Indiana: An Interpretation

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Indiana University Press, Jan 1, 1992 - Biography & Autobiography - 300 pages
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“A lot of things started in Indiana—the automotive industry for one—and Indiana has produced a great many ideas, many wrongheaded and some downright wicked. Viewed one way, this book is a study of Indiana ideas, for threads run through it—the guest for the better life, bigotry, provincial protest. Viewed another, it is a study of an idea itself, the Hoosier, or Indiana, idea. By the ‘Indiana idea’ I mean the idea of Indiana and the Hoosiers that is held by people elsewhere. It is a conception of Indiana as a pleasant, rather rural place inhabited by people who are confident, prosperous, neighborly, easygoing, tolerant, shrewd.” —John Bartlow Martin, from the Preface Indiana: An Interpretation is arguably the best single book ever written about Indiana. First published in 1947, it has long been out of print. Although its view is that of the late forties, it is still as relevant—and as accurate—today as it was when first issued. Divided into seven sections, it begins with the State Fair as a window on the state as a whole, and then covers the pre-Civil War background, the Civil War and its impact on the state, the golden age of the 1880s to 1900s, Eugene V. Debs and the Hapgoods, the role of four influential and representative citizens, and the period during and just after World War II. An important book for anyone interested in Indiana or in the larger project of defining the heartland of America.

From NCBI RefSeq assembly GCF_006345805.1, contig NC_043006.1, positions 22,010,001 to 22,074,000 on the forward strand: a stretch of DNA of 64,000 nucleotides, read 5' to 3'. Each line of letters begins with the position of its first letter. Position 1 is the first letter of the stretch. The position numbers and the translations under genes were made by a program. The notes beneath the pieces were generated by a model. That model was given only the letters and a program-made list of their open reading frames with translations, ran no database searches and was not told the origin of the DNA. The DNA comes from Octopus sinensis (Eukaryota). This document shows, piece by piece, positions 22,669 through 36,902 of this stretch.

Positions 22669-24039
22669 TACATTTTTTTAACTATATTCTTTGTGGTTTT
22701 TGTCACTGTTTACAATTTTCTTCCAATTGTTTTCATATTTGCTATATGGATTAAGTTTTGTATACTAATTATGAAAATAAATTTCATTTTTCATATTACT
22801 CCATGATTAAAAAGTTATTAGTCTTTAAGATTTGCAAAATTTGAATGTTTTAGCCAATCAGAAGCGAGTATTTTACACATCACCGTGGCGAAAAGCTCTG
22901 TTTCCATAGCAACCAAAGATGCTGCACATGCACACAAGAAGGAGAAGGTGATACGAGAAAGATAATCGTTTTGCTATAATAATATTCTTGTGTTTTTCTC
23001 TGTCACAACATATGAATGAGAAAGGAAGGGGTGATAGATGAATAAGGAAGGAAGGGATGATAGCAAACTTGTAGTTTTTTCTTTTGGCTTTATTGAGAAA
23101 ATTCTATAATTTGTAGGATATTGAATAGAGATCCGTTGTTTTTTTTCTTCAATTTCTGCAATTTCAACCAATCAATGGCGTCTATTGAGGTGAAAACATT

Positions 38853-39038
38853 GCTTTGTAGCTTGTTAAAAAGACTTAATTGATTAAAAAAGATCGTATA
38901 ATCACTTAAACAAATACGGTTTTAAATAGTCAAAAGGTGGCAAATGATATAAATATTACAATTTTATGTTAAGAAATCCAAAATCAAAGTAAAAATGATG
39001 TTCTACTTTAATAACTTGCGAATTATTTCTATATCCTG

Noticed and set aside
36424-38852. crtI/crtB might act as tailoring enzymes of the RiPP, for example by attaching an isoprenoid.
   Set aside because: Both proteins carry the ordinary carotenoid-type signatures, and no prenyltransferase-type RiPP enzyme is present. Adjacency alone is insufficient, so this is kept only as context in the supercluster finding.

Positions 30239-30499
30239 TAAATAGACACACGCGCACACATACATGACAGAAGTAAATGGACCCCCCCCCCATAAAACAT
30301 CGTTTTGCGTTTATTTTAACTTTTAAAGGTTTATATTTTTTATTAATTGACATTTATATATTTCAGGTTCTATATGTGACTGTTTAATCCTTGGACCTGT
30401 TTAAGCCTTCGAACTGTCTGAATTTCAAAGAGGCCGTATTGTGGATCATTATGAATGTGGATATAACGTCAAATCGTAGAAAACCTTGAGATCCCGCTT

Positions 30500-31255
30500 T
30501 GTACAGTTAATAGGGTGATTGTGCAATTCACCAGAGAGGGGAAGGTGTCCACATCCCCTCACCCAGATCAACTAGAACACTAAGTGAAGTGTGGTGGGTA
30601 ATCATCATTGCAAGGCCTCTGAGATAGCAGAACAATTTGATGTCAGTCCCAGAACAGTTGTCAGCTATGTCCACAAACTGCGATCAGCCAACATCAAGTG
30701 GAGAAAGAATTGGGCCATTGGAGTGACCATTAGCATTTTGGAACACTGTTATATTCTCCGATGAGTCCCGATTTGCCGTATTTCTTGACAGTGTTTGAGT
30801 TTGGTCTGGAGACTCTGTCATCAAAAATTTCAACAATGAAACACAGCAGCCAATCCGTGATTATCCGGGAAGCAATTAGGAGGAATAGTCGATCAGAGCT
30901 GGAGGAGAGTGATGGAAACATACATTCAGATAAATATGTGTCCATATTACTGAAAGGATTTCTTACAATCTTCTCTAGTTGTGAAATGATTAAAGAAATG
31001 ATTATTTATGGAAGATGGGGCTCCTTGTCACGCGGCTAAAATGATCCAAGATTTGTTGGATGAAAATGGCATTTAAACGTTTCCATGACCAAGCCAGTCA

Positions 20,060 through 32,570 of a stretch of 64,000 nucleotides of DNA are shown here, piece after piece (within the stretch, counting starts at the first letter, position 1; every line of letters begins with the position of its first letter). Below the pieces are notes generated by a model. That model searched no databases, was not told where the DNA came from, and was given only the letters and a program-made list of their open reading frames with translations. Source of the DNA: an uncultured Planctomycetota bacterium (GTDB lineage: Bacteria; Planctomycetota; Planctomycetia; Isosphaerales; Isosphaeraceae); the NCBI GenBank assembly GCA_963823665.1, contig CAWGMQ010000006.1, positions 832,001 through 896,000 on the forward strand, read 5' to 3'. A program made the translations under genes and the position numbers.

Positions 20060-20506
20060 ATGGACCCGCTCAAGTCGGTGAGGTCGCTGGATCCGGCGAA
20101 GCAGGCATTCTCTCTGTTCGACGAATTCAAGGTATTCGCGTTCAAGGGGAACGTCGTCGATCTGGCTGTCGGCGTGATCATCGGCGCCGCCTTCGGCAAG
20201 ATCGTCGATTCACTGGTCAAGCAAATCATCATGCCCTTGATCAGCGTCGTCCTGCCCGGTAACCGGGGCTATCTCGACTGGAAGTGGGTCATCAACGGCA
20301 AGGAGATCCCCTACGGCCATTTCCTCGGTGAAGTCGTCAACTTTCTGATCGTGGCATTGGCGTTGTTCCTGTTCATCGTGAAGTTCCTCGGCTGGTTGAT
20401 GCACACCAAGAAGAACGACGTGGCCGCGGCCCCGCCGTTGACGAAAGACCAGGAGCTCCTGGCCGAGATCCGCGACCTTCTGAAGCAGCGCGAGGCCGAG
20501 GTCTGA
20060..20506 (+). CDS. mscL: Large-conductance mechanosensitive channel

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Contents

State Fair
3
BEGINNINGS
21
By Flatboat and Wagon
23
Wilderness fears
33
Senator Hannegan Son of the West
43
GROWTH
53
In Civil War
55
Revolt on the Farm
65
William and Powers Hapgood
159
FOUR GENTLEMEN FROM INDIANA
175
The 1920s
177
D C Stephenson Klansman
184
Court Asher Isolationist
201
Ned Gorrell Country Editor
217
Ralph F Gates GrassRoots Governor
235
THE CONDITIONS THAT PREVAIL
251

The Gas Boom
75
THE GOLDEN
87
The Best fears the Best Place
89
James Whitcomb Riley and Company
101
Leaders for the New Age
113
VOICES OF PROTEST
131
Eugene V Debs
133
The 1930s and 1940s
253
Straws in the Hoosier Wind
268
Acknowledgments
285
Bibliography
291
Index FOLLOWS PAGE
300
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About the author (1992)

JOHN BARTLOW MARTIN (1915Ė1988) was a journalist and free-lance writer who grew up in Indianapolis and was graduated from DePauw University. He worked for the Associated Press, was a reporter for the Indianapolis Times, and was the author of numerous articles, stories, and books.

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